Mom’s Guide 2016: The Safest & Best Baby Gates

Baby Gates Buying GuideIf you’re the parent of an active little toddler, you know that it’s impossible to keep an eye on him or her at all times. You know just how curious they can be, and when they start exploring the house there are certain areas you definitely don’t want them in, and it’s important to baby-proof your home. You might have noticed them peering curiously at the stairs, and that’s when you know it’s time to invest in a baby gate to keep them out of danger.

There are tons of different baby gates available, and I have some simple tips to take into consideration when you’re searching for a baby gate to use in your home.

Tips For Choosing the Safest Baby Gate

First of all, before you even begin to think about purchasing a baby gate, it’s very important to measure the spaces that you’ll be putting the baby gate in. Most baby gates are extendable, but you shouldn’t assume that every gate will extend wide enough to fit every space you need. Measure the largest space in which you’ll be using the baby gate and you’ll know the minimum size you need.

New vs. Used: Which Should I Buy?

Older style baby gates have some issues that could endanger your baby, so it’s important that you know about them. Some of them have v-shaped spaces at the top, and these have all been recalled because they subject your baby to the hazard of being trapped in it. Some other older baby gates have hazards such as spaces that fan function as toe-holds, allowing your baby to climb over the gate. Because of the dangers found in older baby gates, I would recommend purchasing anew gate over a used, older one.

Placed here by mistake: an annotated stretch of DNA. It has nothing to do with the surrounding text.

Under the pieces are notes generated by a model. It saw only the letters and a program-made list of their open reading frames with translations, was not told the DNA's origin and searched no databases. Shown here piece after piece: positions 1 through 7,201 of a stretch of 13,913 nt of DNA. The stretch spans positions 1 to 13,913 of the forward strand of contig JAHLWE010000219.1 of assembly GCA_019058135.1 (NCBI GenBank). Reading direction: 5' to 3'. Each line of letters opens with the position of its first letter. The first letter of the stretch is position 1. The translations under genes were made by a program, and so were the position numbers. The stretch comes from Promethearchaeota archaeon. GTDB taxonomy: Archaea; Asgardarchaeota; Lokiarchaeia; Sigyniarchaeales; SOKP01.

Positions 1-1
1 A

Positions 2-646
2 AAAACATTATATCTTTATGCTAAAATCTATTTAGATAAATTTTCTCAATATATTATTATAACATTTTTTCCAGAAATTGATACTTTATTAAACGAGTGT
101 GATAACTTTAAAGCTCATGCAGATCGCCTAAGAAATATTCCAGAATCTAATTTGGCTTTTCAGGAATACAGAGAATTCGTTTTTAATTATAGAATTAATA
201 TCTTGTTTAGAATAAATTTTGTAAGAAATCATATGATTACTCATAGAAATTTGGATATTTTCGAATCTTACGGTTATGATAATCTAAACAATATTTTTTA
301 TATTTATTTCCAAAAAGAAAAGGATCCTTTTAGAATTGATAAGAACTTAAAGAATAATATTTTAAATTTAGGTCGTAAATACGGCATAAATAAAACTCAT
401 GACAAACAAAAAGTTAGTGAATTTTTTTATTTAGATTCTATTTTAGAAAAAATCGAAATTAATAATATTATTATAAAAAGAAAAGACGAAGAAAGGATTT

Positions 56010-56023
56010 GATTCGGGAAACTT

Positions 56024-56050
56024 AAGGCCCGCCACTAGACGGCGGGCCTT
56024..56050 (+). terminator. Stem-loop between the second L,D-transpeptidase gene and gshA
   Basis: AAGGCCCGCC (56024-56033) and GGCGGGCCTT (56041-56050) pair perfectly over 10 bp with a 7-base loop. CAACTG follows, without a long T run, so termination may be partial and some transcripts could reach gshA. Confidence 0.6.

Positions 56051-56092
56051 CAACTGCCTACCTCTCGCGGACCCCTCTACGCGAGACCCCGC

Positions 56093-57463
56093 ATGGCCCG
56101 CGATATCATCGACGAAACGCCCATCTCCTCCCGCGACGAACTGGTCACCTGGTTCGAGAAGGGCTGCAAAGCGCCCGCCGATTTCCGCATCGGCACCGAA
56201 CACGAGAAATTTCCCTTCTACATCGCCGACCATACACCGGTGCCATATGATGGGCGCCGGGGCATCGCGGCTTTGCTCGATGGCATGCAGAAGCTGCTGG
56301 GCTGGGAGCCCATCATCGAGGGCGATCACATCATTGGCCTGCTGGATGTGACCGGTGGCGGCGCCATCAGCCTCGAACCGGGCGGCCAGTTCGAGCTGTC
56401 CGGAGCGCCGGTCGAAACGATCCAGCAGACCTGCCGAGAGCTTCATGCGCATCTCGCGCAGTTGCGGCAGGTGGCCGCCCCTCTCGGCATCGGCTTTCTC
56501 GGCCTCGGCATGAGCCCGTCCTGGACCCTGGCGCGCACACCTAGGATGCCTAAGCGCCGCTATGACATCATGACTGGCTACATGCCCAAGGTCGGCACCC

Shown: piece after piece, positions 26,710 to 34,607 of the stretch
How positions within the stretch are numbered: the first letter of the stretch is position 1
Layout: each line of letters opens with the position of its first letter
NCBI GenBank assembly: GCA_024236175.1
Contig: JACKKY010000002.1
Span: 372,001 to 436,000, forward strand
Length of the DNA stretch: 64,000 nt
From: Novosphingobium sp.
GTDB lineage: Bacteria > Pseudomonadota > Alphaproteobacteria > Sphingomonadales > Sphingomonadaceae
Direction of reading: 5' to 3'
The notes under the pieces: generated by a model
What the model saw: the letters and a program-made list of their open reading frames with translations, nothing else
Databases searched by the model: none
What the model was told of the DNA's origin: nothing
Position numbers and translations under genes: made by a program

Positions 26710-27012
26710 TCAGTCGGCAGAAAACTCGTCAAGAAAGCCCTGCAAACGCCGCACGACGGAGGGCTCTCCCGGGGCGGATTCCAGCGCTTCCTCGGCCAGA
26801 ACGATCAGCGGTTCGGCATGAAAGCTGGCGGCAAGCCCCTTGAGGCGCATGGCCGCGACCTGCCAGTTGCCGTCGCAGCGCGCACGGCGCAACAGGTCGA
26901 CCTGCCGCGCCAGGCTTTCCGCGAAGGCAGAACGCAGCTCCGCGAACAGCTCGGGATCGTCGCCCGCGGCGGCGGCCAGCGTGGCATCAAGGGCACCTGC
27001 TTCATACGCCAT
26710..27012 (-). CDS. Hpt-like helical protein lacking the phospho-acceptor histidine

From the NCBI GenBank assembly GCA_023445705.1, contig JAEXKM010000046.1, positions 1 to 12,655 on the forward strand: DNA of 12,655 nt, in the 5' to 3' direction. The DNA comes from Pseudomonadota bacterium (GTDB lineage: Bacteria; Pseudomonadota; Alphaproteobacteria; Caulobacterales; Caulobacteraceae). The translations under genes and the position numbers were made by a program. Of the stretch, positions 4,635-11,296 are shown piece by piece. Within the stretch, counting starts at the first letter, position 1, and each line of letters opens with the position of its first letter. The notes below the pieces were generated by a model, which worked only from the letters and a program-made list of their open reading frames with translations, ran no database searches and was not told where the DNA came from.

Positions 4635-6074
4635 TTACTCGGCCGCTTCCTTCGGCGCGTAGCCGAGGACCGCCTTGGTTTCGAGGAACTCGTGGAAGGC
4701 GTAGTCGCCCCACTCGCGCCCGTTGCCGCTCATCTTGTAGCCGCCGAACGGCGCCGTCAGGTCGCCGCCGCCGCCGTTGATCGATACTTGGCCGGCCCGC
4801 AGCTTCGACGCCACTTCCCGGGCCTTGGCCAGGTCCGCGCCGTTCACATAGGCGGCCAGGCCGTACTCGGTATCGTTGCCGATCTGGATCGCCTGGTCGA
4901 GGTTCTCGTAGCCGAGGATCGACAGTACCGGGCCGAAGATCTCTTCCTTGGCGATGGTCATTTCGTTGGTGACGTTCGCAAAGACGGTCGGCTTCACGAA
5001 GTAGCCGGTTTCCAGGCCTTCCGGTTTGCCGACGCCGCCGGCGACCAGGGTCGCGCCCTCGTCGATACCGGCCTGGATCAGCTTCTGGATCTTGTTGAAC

Pressure-Mounted Baby Gates

Pressure-Mounted Baby GateThese are the most common type of baby gate. If you’re familiar with how tension rods used for shower curtains work, these pressure mounted baby gates function the same way. You simply extend the gate to the size you need between the walls or door jam and pressure keeps it in place. Pressure mounted gates can be a great solution, because they’re usually inexpensive and versatile: you can use them in practically any space that’s small enough for the gate to fit. Pressure-mounted gates are best used in places like the bottom of a staircase or between rooms to keep your baby from roaming. If you need a gate to block off the top of a staircase or any other place where your baby could fall, it’s recommended that you use a hardware-mounted baby gate instead.

Hardware-Mounted Baby Gates

Hardware-Mounted Baby GateUnlike pressure-mounted gates, hardware-mounted gates are a more secure, permanent solution that mounts securely to the walls of your home with screws or brackets. If you need to block off the top of a staircase or any other place with uneven floors that your baby could fall on, these are the perfect baby gates for the job. Don’t use a pressure-mounted gate in any place that is very important to keep your baby away from. The obvious downside to hardware-mounted gates is that they’re a more permanent solution: when you remove them, they’ve permanently marked up your wall or door.

Different Styles: Metal, Wood & Plastic Baby Gates

Obviously, metal gates are by far the most strong and secure type of gate, and you’ll find both pressure and hardware-mounted baby gates that are made of metal. I’d recommend using a metal, hardware-mounted gate at the top of stairs.